No thanks! At the end of the meeting the crowd of about 200 people had a show of hands to see if they were against the proposal for 20 wind turbines. Pictures: David Flower
COMMUNITIES in North Cornwall are battling to stop the county's biggest wind farm from dominating the skyline over Bodmin Moor.
Emergency meetings have been called by Camelford Town Council and parish councillors following a similar move last week by Davidstow parish council which saw 200 angry residents pack Otterham village hall.
That meeting was attended by people from a number of moorland villages who are opposed to a plan by energy company Community Windpower to site 20 turbines near Crowdy Reservoir.
Protesters say the 126-metre structures will ruin the unique scenic landscape surrounding Cornish land- marks Brown Willy and Rough Tor. Davidstow parish councillor and anti-turbine campaigner Bob English said there were enough wind turbines in Cornwall to meet energy demands and there was no need for 20 more.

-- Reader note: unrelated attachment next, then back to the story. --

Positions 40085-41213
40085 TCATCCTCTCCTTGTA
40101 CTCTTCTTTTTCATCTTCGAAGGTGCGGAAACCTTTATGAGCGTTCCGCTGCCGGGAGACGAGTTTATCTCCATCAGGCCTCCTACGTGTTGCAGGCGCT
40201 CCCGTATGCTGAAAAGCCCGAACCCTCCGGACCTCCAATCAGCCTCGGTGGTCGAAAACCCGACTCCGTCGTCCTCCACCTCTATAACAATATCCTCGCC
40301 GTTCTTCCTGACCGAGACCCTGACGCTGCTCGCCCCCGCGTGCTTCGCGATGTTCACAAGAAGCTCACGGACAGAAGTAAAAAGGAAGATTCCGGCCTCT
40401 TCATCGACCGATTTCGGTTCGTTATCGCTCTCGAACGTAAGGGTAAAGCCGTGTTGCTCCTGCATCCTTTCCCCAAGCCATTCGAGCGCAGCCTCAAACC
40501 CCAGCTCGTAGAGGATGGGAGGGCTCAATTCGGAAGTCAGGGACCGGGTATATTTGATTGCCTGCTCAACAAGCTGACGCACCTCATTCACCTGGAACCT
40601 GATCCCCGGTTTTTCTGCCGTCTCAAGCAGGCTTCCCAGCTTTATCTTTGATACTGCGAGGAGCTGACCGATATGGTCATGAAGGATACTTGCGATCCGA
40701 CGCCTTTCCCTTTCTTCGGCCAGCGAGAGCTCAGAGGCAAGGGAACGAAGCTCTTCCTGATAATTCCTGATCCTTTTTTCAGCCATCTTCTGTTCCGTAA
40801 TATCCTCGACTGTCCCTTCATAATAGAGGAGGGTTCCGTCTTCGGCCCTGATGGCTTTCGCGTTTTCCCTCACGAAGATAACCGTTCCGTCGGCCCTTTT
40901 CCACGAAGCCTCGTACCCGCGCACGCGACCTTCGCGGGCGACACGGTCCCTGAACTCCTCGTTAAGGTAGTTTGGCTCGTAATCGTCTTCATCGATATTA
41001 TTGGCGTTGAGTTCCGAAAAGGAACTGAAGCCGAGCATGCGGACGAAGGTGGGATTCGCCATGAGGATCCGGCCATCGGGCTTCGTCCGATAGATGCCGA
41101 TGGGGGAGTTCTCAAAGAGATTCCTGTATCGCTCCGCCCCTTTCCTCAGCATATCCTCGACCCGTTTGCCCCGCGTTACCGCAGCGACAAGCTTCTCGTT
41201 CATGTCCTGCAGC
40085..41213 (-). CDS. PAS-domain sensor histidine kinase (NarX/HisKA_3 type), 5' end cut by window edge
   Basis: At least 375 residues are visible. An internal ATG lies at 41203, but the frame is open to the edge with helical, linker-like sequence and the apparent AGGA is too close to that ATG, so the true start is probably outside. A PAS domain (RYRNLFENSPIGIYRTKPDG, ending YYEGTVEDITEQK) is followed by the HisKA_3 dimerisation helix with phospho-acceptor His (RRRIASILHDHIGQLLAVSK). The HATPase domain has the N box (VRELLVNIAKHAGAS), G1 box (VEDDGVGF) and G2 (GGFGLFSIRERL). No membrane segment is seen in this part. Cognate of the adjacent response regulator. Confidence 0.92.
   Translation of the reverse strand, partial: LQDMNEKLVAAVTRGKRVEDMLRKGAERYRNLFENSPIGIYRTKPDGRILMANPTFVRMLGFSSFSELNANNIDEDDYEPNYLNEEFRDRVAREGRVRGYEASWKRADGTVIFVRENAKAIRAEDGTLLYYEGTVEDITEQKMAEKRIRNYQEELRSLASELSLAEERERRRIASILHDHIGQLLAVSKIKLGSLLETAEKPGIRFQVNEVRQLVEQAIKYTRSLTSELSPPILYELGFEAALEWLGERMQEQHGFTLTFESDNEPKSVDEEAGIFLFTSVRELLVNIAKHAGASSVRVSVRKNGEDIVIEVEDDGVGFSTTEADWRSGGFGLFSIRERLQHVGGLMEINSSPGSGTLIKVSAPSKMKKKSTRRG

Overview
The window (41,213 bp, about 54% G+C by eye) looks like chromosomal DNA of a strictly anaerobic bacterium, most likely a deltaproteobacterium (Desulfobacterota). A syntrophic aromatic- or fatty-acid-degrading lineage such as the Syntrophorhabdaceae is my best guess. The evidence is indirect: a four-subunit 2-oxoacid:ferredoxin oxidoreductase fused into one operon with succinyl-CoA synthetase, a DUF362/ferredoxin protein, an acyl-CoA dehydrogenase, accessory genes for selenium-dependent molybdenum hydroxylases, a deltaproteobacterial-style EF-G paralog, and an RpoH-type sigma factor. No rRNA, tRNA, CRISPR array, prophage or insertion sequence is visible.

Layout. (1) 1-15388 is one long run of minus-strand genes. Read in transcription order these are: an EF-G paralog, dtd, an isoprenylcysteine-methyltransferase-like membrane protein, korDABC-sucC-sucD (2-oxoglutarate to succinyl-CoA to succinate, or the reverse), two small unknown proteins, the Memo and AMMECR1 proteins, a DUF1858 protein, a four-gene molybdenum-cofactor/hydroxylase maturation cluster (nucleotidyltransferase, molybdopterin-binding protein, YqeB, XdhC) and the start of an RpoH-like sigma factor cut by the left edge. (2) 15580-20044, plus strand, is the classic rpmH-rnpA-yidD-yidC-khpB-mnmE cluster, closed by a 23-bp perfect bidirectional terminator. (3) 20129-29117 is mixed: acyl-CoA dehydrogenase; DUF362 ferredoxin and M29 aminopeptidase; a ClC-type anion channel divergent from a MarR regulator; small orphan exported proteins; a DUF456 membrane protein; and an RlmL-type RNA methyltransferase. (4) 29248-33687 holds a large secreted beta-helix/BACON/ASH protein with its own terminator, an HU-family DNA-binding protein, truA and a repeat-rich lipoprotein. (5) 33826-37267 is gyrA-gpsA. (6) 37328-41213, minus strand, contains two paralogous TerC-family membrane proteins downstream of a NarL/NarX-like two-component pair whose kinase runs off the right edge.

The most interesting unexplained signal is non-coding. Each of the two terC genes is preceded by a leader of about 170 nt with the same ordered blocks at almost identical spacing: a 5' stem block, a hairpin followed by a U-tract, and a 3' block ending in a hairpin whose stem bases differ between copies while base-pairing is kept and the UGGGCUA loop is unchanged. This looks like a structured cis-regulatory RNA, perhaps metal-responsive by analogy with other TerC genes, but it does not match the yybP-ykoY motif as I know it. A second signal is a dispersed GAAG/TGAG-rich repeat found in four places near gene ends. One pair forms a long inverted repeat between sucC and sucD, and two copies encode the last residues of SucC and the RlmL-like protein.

"Cornwall County Council's policy document on renewable energy says that 93 megawatts should be the target by 2010, and we already have 92 megs now, so we are almost there already, so we don't need these giant turbines on Bodmin Moor. They are in the wrong place and they are far too big, and I'm sure people will continue to fight this application all the way," said Mr English.
As well as the adverse visual impact, people at the Otterham meeting were also concerned about the potential impact on wildlife.
Of particular worry was the claim that the turbines would have a disastrous effect on the large flocks of starlings, which brings visitors to the area during the autumn and winter.
North Cornwall's prospective Conservative parliamentary candidate Sian Flynn, who attended the meeting, urged people to write objection letters to the district council before tomorrow's deadline of August 28.
She said: "I heard very deep concerns about the proposed wind farm on a whole range of issues. I am asking for a meeting with the company behind this development, and will be pressing them for clear information and answers to the questions raised.
"In the meantime, it's important that everyone who is concerned about this very large development writes to the planning authority, North Cornwall District Council, to express their concerns."